‘Brother, I worry for you,’ were the last words to leave Abel’s lips. Cain, in an instant, pulled out his paring knife, which he had once used to cut red grapes from the vine, and gouged the blade through his brother’s chest. Abel was still small, and the blood that gushed out within a few moments was enough to black him out. Cain pulled out a cigarette and had a smoke over his brother’s body. He really wasn’t sure what had happened, but the fact that Abel seemed to no longer be present was a comfort.  He dragged his brother to the far reaches of the abandoned fields and drove back to the city, where he washed the blood from his palms and drove a needle into his arm.

Cain passed out at four and was visited by the Lord God. And God was not happy with Cain, for he had rid the earth of one of its purest shepherds. God punished Cain, and said he was a fugitive and vagabond from heaven.

Cain said, ‘What else is new.’

Adam called his son the next day and asked if he had seen Abel. Cain ignored the call and then texted back ‘Am I my brother’s keeper?’

Cain stayed away from Little Eden while the investigation mounted. Cain watched the news at the bar and saw the screen flicker with images of his mother and father crying over his brother’s bloody body. Cain stopped shooting heroine and turned to liquor. He married a stripper and had a son.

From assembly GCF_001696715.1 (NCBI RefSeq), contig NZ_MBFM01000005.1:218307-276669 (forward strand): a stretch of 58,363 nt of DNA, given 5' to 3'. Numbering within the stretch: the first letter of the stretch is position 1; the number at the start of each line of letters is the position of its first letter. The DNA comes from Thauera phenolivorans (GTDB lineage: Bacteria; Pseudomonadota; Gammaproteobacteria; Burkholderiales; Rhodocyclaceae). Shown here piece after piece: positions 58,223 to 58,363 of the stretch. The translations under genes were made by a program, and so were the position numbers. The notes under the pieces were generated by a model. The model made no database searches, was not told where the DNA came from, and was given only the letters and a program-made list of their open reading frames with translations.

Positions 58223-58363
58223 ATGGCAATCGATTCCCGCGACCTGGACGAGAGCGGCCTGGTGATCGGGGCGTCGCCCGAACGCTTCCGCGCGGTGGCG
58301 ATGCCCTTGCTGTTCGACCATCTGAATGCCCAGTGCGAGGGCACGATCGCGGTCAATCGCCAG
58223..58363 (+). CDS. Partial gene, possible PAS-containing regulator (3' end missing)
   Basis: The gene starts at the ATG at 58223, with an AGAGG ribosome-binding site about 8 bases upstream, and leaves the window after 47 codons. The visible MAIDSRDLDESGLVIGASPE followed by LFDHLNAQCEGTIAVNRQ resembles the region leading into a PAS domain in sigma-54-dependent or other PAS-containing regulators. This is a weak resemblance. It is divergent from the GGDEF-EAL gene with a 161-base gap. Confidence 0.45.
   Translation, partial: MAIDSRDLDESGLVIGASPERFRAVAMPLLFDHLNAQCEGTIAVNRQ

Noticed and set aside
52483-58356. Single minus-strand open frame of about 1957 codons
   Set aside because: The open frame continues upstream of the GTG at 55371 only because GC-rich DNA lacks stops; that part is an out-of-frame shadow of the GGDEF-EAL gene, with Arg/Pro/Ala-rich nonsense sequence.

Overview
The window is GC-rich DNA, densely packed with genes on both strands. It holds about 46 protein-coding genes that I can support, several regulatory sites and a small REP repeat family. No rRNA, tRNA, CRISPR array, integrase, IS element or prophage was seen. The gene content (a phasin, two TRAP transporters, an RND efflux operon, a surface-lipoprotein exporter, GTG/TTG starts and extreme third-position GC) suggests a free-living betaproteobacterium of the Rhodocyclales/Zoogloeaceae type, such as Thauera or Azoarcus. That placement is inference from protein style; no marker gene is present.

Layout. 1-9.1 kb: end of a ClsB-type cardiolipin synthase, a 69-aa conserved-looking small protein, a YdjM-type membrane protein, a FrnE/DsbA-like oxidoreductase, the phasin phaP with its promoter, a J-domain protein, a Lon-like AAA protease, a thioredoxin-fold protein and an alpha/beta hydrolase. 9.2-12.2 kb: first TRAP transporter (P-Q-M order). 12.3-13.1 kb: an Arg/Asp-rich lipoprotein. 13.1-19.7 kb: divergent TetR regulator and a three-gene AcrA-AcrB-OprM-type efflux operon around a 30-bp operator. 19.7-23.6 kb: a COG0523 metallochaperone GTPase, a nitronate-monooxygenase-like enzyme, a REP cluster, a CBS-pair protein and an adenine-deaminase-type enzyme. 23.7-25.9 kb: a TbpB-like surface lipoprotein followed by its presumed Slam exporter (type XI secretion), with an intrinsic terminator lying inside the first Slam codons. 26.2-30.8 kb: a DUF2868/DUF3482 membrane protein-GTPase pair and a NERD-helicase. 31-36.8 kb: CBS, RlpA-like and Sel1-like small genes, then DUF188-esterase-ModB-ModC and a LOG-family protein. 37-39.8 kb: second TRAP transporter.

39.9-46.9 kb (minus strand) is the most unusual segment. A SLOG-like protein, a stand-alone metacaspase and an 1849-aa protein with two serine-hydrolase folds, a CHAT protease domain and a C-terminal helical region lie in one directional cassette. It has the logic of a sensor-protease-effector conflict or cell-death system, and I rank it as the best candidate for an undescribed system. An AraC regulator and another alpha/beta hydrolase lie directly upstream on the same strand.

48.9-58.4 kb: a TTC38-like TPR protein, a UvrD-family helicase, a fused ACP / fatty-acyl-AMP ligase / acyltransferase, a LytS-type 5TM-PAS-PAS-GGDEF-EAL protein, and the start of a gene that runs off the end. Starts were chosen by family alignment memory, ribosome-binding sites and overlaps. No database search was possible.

His son was named Enoch, and he came out brash and screaming and remained that way for many years. Cain was unaware of this, however, as he had drunkenly stumbled into the middle of the highway one night and was plowed over by an oil truck.

Eve always knew it was Cain who had slain Abel, but the case turned cold after Cain died.

Eve didn’t know where she had gone wrong.

Adam and Eve weren’t young, but she became pregnant again. Adam sorely missed his sons, and was glad to have another, though he was getting old and frail. They named the boy Seth, and he was good, and brought honeysuckle boughs to his brother’s grave every Sunday.